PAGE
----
With respect to the Guillain Barre Syndrome (GBS):

  • Outline how you would distinguish between GBS and Critical Illness Polymyoneuropathy (CIP).
  • What are the current treatment options in GBS? Briefly outline the supporting evidence
  • What is the prognosis of GBS and what factors are associated with a worse outcome?

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College Answer

GBS

CIP

History and 
Examination

Recent GI or resp illness.
Progressive bilateral symmetric 
paralysis. Subtypes can be more 
localized e.g. MF opthalmoplegia 
and ataxia. 
Sensory involvement is common. 
Areflexic. 
Autonomic involvement may be 
present

Always occurs in association with a critical illness in 
particular severe sepsis. May have an association 
encephalopathy in early stages. It is a symmetrical 
weakness. May have muscle tenderness, hyporeflexic, 
diminished distal sensation Not associated with 
autonomic involvement

Investigations 
Blood

Albuminocytologic dissociation in CSF. 
Identification of infection with 
campylobacter, mycoplasma, 
EBV,Varicella, CMV. 
Elevated csf IGG levels and 
possible serum antiganglioside 
antibodies

Elevated CK which may be 
transient.

Nerve 
conduction 
studies and 
EMG

When demyelinating form is 
present, you get a reduction in 
conduction velocity as well as 
reduction in CMAP. 
In axonal forms however it is 
only the distribution of the 
findings that helps determine the 
diagnosis.

A axonal neuropathy resulting in a decreased 
CMAP without a reduction in conduction velocity

b)

  • Plasma exchange and IVIG are both better than no therapy in hastening recovery from an episode and are equally effective. No value in both being given routinely.

c)

  • - 5% mortality from medical complications in hospital.
      • Up to 20% of patients are still significantly disabled at 6 months and 15% still have significant functional disability at 1 year.
    • Recurrence rate is 7% with the mean interval between recurrences being 7 years.
  • Poor prognosis associated with:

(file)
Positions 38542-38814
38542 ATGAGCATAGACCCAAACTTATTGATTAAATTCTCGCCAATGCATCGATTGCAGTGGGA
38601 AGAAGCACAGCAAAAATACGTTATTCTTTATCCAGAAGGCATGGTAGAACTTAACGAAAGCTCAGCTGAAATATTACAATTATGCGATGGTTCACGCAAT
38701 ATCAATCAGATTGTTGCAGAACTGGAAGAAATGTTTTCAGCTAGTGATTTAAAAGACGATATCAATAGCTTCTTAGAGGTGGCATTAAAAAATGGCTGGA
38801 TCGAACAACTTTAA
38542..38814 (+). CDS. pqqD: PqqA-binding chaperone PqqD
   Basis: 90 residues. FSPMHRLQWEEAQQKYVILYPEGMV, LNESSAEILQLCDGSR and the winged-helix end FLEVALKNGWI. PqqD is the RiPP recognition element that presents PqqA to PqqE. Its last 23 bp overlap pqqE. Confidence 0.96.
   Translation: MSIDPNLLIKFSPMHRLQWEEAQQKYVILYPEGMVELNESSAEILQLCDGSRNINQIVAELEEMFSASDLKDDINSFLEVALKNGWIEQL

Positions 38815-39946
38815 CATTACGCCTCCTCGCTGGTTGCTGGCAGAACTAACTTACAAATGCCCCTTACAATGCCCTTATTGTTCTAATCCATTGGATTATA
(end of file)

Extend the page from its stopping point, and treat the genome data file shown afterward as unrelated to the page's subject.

• Older age
    • Rapid onset (<7days) prior to presentation
    • Severe muscle weakness at presentation
    • Need for mechanical ventilation
    • EMG showing average distal motor response amplitude <20% normal
    • Preceding diarrhoeal illness (proven Campylobacter)

Discussion

The distinctions between GBS and CIPN:

  • CIPN is associated with a severe illness, whereas GBS is associated with a mild one.
  • CIPN does not have autonomic dysfunction, whereas GBS does.
  • CIPN will not have any specific CSF findings, whereas GBS will have raised CSF protein and perhaps even a monocytosis
  • CIPN nerve conduction studies will not show any decrease in conduction velocity, whereas in GBS the cardinal feature is decreased conduction velocity.

As for management, Oh's Manual recommends either plasma exchanges or IV immunoglobulin, but there is no benefit in giving both together.

A discussion of the approach to the ICU patient with generalised weakness is available elsewhere.

A generic exam-oriented approach to Guillain Barre syndrome is presented in the "Required Reading" section.

An even better table than the CICM college answer is available in this 2006 article fom Respiratory Care; it is reproduced below.

Clinical Features and Laboratory Findings 
Critical-Illness Polyneuropathy, Guillain-Barre´ Syndrome, and Critical Illness Myopathy
 

Critical illness polyneuropathy

Guillain-Barre

Critical Illness Myopathy

Clinical setting 
 

Sepsis 
Multiorgan failure

Septic encephalopathy

Antecedent viral illness

Surgery

Campylobacter jejuni

HIV

Neuromuscular blocking drugs

Corticosteroids

Asthma

Organ transplant

Motor weakness

Generalised and distal

Generalised and ascending

Generalised and proximal

Reflexes

Diminished

Absent

Preserved but weak

Cranial nerve palsy

Rare

Common

Absent

Dysautonomia

Normal autonomic function

Frequent dysautonomia

Normal autonomic function

Sensory deficit

Distal

Normal sensation, or slightly altered

Normal sensation

CK level

Normal

Normal

Elevated

Nerve conduction

Reduced CMAP and SNAP amplitude

(compound muscle action potentials and sensory nerve action potentials)

Marked slowing, conduction block

Reduced CMAP amplitude
Normal SNAP amplitude

Needle EMG

Abnormal spontaneous activity

Reduced recruitment

Large polyphasic motor unit potentials (MUPs)

Abnormal spontaneous activity

Reduced recruitment

Normal MUPs (early in disease)

Minimal spontaneous activity

Early recruitment

Small polyphasic MUPs;

Direct muscle stimulation

Normal

Normal

Absent or reduced

Muscle biopsy

Neuropathic changes

Neuropathic changes

Myopathic changes

Thick myosin filament loss

Muscle fiber necrosis

References

References

Oh's Intensive Care manual

Chapter   51   (pp. 568)  Acute  cerebrovascular  complications by Bernard  Riley  and  Thearina  de  Beer

Chapter   57   (pp. 617)  Neuromuscular  diseases  in  intensive  care by George  Skowronski  and  Manoj  K  Saxena

Yuki, Nobuhiro, and Hans-Peter Hartung. "Guillain–Barré syndrome." New England Journal of Medicine 366.24 (2012): 2294-2304.

Jani, Charu. "Critical Illness Neuropathy." Medicine (2011): 237.

Dhand, Upinder K. "Clinical approach to the weak patient in the intensive care unit." Respiratory care 51.9 (2006): 1024-1041.